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Learning From Grief

June 16, 2017
Adults / Hospice and Transitions
how river stones can help us learn from grief

As human beings, we will experience loss many times in our lives. I have found that in these losses, I am learning from grief. This is counter to our cultural ethos that suggests that grief is something we just have to get past. Rather, our grief teaches us and helps us grow as individuals.

Our grief stories are important.

In the process of reflecting, writing and talking about those we loss, we discover where the pain has continued to nestle, and where we still “love with a limp.” It’s not that we have to act like everything is OK. Instead, remembering that we have indeed suffered a great loss, we bring our spirituality into the process of reclaiming some of our former selves, even if we feel a little battered and worn, as if our hearts have nicks and dents and cracks.

An image I like to use is the example of the Japanese art of kintsukuroi. In this art, a broken vase or plate is skillfully repaired by an artist. Instead of hiding the mended places or cracks, the artist uses a resin that has gold dust in it (or sometimes silver or platinum). The philosophy of this process suggests that the breakage and repair become a part of the object; transformation rather than perfection is the goal.

There are stories in the scars; beauty in the broken and repaired. We are still usable and needed, even if our brokenness shows. We do not have to be pre-grief-perfect!

Our culture struggles with this idea that grief can be good, that the pain of loss can be transformative. In many cultures, there is a pervasive need to chirp happy little phrases like, “He’s not in pain now.” or “He/She is in a better place now.” These phrases, while perhaps well-meant, are unhelpful.

So WHY do sincere, loving, well-meaning people say these things?

I think that there are several reasons:

  • To “fix” things – People who care see that someone is hurting and they genuinely want to help
  • Personal distress – It brings up old wounds and they don’t want to go there
  • Misunderstand “grief” – Many, MANY people think grief has a timeline. It does not. It will vary according to many factors in an individual’s life. These are not bound by a timeline!
  • Pressure – They want things to get back to normal. In reality, what we are learning through grief is how to get to a “new normal.”
  • Foot-in-mouth disease – We’ve all done it. Said exactly the wrong thing at the wrong time. We grow from it, forgive, and move on.

Sometimes it helps to reflect on your grief experience with a trusted friend or a bereavement counselor. The process can bring up memories that comfort and bless, that we can carry with us.

In our own way and in our own time, there comes a moment when we are ready to move out of our deep grief. We honor the person’s memory and know that we can always hold them in our hearts. We may light a candle, or say a special prayer according to our faith tradition. Formally and informally, we experience a range of emotions. Sometimes we visit the grave site and leave a pebble or tz’ror on the marker to symbolize their lasting impact on our lives. Or we are present at the mitzvah of matzevah (the setting of the gravestone) to pay our respects.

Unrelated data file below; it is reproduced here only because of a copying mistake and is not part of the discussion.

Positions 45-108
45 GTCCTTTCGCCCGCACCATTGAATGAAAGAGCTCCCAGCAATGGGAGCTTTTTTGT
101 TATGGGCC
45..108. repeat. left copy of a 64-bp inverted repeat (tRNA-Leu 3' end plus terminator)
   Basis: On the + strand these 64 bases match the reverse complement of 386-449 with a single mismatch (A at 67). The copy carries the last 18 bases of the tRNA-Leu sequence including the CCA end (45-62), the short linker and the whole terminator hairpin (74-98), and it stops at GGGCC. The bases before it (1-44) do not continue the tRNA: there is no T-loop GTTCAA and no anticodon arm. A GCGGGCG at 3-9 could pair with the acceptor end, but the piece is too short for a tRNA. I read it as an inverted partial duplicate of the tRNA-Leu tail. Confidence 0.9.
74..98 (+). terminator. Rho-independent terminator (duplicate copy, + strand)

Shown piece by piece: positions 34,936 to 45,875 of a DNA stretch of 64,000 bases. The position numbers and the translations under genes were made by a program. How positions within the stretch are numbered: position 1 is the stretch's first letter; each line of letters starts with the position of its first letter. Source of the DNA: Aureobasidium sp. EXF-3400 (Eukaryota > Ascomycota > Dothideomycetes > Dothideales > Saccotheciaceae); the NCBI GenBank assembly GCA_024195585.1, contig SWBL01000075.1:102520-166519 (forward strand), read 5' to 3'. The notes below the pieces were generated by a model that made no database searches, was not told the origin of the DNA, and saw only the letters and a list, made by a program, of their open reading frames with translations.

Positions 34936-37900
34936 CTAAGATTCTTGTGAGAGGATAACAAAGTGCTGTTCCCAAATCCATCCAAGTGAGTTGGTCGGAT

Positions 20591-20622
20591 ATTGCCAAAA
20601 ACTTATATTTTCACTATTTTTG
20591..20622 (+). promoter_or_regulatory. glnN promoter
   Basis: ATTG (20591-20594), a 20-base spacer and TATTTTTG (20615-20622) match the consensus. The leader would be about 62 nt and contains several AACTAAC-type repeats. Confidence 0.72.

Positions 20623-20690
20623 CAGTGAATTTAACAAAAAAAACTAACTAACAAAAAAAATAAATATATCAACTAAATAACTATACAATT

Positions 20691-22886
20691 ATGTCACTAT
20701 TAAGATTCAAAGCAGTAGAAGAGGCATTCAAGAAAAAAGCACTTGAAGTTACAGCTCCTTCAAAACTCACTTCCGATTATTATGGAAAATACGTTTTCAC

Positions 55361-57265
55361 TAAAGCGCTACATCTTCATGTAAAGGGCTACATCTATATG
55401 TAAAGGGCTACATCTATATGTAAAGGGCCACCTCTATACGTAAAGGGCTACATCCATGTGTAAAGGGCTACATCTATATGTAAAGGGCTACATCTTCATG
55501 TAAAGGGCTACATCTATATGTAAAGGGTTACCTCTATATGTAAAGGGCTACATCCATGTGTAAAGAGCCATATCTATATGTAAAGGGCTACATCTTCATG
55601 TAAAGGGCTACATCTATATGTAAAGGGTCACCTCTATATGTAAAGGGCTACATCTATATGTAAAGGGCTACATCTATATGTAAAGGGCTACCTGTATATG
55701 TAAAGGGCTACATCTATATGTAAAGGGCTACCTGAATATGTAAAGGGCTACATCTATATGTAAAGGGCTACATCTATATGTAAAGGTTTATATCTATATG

Learning from grief

One summer, I led a group of mourners in a service of remembrance. I provided a set of river stones wrapped in cotton fabrics and tied with a jute twine. Inside each package was a small heart with this instruction:

Keep me as your remembrance stone.
When you are ready to let me go,
give me back to Creation.

Participants were invited to select a wrapped stone and share with us the life event or person that was still a source of grief. The stories that came up surprised the participants, some of whom were friends and never knew the depths of grief that others were experiencing.

Each participant took their stone home and were encouraged to leave to leave it somewhere when they were ready to move on. That place could be either mundane or deeply personal and significant. There was no time frame. That was not important. Rather, each person would work to a place of readiness to leave the most intense period of grief behind.

Eventually, the cloth wrapping around the stone and the jute will decay. The paper will dissolve. But the stone, like the memory of the one we grieve for, will continue. As we learn from our grief, we find that we have learned about ourselves and our faith is deepened. It is not easy work, but it can make us into stronger, more compassionate people.

About the Author: Reverend Deborah Vaughn, M.Div., is a JSSA Hospice chaplain.